Tell your shippers that you also have a brokerage.  Explain that you have an asset based transportation company and a non-asset based company to better serve them. In the old days a broker was a dirty word for carriers,  to shippers, now, it is no big deal. All the big trucking companies have brokerages - they call them 3pl’s, brokers. The legal term is property brokers.

I have been fortunate to meet drivers who attend my career school for freight brokers and agents.  I can honestly say the driver does most the work and gets the least amount of respect. I want every carrier out there considering this business to know the truth.

A brokerage is a service business where you put the carriers' and shippers' needs together.  Plan on working hard every day all day for  3-6 months before you start making real money.  It is not magic.  It is a strategic business process. The process takes pressure off the employee. The Freight broker business is not a get rich quick deal. It requires you to continue to prospect for both shippers and carriers and requires a great attitude and a sense of urgency.

Realize you will have your ups and downs. Focus on progress not perfection. Keep your fixed cost as low as possible and serve your shipper and carrier as an extension of their office. Keep doing that and you can build a real career that you can work anywhere you have Internet. Being a freight broker agent is just like being a Real Estate or Insurance agent with a different product.

If your cash flow is not working with your trucking company, then do not open a freight brokerage because it requires major cash flow. You have to pay the carrier first and on time and then bill the shipper. Turn around time on your money is at least 45 days.

If cash flow is an issue, then it makes more sense to be an agent for an established broker that has cash and the right infrastructure to help you get your business going..

Being a Freight Broker or Freight Broker agent is a great career. Our economy and the role of the broker are continually evolving. It is important to stay ahead of the curve. In this industry time is money. Again, do everything with a sense of urgency.  Have a plan. That is where the training comes in.

“The only thing worse than training your employees and they leave is not training them and they stay” ….Zig Ziglar.

Moving forward,

Jeff Roach


Thursday, October 6, 2016

Are You Listening?

I read that the average conversation in America is interrupted every 17 seconds.  Wow.  That means we listen for 17 seconds then think, it's our turn to talk. How many times a day does someone ask you are you listening?  or did you hear what I said?.  If you hear that often it is probably time to work on your listening skills.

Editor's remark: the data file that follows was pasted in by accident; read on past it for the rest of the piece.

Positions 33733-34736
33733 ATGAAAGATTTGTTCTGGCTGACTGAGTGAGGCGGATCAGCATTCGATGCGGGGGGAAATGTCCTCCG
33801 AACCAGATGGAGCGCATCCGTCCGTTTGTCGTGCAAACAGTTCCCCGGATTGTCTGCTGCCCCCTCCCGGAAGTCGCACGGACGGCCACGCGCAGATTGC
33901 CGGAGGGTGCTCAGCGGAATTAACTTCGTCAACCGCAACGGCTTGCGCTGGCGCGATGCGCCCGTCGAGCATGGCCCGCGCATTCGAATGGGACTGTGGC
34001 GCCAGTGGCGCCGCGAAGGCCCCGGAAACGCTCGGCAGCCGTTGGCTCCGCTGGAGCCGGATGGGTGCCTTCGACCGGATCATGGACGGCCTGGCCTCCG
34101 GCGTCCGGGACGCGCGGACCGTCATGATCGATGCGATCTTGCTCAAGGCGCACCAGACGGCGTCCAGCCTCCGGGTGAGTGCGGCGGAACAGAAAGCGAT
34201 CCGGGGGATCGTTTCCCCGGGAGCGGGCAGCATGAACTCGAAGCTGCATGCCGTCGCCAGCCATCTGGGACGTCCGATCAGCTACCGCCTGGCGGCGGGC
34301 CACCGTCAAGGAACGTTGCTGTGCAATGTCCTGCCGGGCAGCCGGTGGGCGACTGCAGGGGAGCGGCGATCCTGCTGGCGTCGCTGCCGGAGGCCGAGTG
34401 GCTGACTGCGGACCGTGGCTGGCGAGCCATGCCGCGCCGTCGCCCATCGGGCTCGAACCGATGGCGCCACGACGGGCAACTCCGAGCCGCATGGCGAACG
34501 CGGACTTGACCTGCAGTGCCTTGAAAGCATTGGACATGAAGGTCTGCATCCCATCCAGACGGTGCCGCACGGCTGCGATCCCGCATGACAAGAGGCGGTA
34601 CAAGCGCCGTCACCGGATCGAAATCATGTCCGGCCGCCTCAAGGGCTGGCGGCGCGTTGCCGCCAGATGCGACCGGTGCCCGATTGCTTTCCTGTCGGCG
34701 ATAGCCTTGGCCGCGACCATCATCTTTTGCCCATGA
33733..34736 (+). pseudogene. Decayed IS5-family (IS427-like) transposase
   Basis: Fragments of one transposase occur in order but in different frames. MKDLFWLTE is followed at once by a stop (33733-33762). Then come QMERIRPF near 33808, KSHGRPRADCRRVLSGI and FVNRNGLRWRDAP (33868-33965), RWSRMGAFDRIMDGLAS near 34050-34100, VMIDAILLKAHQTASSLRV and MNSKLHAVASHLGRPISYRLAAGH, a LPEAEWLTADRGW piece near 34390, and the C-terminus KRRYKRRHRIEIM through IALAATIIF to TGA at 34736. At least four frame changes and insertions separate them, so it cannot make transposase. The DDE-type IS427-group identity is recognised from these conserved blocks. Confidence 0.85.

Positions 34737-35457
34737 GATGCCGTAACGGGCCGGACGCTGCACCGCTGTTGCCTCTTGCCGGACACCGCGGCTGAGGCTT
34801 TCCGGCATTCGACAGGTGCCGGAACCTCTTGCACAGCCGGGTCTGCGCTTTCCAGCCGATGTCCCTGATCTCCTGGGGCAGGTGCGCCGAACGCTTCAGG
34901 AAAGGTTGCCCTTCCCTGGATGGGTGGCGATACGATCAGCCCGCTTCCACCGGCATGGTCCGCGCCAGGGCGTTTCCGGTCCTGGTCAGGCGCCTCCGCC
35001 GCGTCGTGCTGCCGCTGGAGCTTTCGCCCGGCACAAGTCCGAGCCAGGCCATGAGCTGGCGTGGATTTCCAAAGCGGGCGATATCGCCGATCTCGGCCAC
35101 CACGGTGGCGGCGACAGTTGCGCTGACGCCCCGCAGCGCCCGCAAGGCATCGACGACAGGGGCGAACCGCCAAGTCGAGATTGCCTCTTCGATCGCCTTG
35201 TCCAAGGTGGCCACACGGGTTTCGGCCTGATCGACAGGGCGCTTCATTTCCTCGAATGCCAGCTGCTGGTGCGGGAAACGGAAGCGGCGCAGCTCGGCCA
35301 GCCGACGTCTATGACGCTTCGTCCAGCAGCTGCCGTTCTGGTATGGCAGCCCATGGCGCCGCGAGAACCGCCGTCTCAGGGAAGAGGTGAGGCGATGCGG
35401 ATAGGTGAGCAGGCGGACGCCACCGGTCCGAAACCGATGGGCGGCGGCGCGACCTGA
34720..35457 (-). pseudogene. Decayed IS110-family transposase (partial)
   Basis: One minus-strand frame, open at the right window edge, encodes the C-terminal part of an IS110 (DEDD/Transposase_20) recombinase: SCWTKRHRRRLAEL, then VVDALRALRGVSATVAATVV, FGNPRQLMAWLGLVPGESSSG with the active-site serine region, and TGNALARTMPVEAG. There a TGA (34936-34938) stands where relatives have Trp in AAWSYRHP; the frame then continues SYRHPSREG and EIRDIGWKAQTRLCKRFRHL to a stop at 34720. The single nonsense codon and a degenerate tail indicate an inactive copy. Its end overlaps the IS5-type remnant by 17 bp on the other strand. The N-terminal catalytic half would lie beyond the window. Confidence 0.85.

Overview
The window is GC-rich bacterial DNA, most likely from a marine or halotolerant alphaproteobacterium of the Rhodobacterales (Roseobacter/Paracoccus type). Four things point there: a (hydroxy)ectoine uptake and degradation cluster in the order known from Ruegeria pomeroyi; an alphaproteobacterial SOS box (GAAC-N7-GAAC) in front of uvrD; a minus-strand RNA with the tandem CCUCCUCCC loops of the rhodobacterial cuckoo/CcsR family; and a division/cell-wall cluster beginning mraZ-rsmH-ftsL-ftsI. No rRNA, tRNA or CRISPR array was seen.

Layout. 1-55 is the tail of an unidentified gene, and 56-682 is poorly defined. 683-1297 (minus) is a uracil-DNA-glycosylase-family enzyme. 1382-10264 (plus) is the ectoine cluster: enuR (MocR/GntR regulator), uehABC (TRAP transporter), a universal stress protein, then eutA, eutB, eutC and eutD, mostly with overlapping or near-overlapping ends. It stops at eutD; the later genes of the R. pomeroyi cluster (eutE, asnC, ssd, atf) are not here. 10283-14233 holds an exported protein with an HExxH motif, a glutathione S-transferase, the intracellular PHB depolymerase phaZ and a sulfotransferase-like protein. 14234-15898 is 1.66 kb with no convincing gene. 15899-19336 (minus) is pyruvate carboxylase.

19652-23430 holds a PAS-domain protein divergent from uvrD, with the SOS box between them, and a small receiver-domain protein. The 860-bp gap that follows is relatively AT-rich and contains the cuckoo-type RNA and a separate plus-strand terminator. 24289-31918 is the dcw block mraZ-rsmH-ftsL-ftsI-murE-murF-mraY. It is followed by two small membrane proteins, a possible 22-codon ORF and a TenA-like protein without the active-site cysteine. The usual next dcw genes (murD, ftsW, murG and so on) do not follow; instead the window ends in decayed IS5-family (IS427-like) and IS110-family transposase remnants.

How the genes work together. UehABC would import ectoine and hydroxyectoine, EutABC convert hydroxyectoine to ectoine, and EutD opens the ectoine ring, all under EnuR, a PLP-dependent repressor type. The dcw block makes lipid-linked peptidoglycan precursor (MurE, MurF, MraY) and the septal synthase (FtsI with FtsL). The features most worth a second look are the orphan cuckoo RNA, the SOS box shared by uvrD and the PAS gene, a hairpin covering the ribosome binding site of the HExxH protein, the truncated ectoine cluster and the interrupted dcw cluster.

Listening is one of the greatest gifts you can give to another person. By improving your listening skills, you will be a better friend, colleague, or supervisor. People will naturally gravitate towards you, and appreciate you. It is your responsibility to continuously work on improving your listening skills. It may take time and effort, but the rewards will be worth it.

As freight brokers, we can only provide what a customer needs after we truly understand what they need.  Understanding comes through listening intently.  After listening we need to verify that what we thought we heard is what they meant.  They get this at fast food restaurants.  They ask you what you want, then repeat what they thought they heard you say, then ask if there is anything else they can get you.

Our tendency is to half listen while we are thinking of what we will say next.  Or we stop listening when we assume we know the end their story.  We may choose to only pretend like we are listening because we are not interested in whatever they are talking about.

We have a lot of things competing for our listening in this major age of information overload.  I believe in trying to be interested in however is talking to me.  As we listen to others we gain some of their knowledge base.  And we gain respect from the speaker because of our courteous listening.

Today analyze your listening and purpose to improve.

Moving forward,

Jeff Roach

Wednesday, October 5, 2016

Powerful Imagination

“ Let your imagination, the key to learning and memory, unleash that brain power and propel you along at ever-increasing speeds.”
~ Dominic O’Brien: World Memory Champion.

Do you feel like your imagination got lost somewhere along the way to becoming an adult?  I do sometimes.  My granddaughters are very imaginative in their play, their art and their creations.   When I need an imagination boost to unleash my brain power I spend sometime with children. 

In my childhood, I was definitely convinced that I had some major learning issues and so thought my path was limited. I had a “lazy eye” when I was a child so my school plunked me in special ed. My eye didn’t really affect my brain (well maybe) but the “professionals” must have thought it did thus the alternative learning group for me. I overcame, graduated college with help and continue to learn and teach others. Even still I need to be reminded of the incredible potential God put in my little brain. The brain is powerful.

Our brains are unique, so my learning interests may vary from yours but we all have a world of new lessons to learn.

I am challenged by all there is to learn in the virtual world as well as the real world. I love that so many books are available on tape so I can challenge my brain even while driving. I talked with a bank auditor friend who is learning a new language…for fun. I asked what language. She said Mandarin. I thought that was a fruit. Anyway, she chose a language that doesn’t even have the same characters as English – you go girl.

What new can you learn today? Who else can you take along with you on a new learning adventure?

Moving forward,

Jeff Roach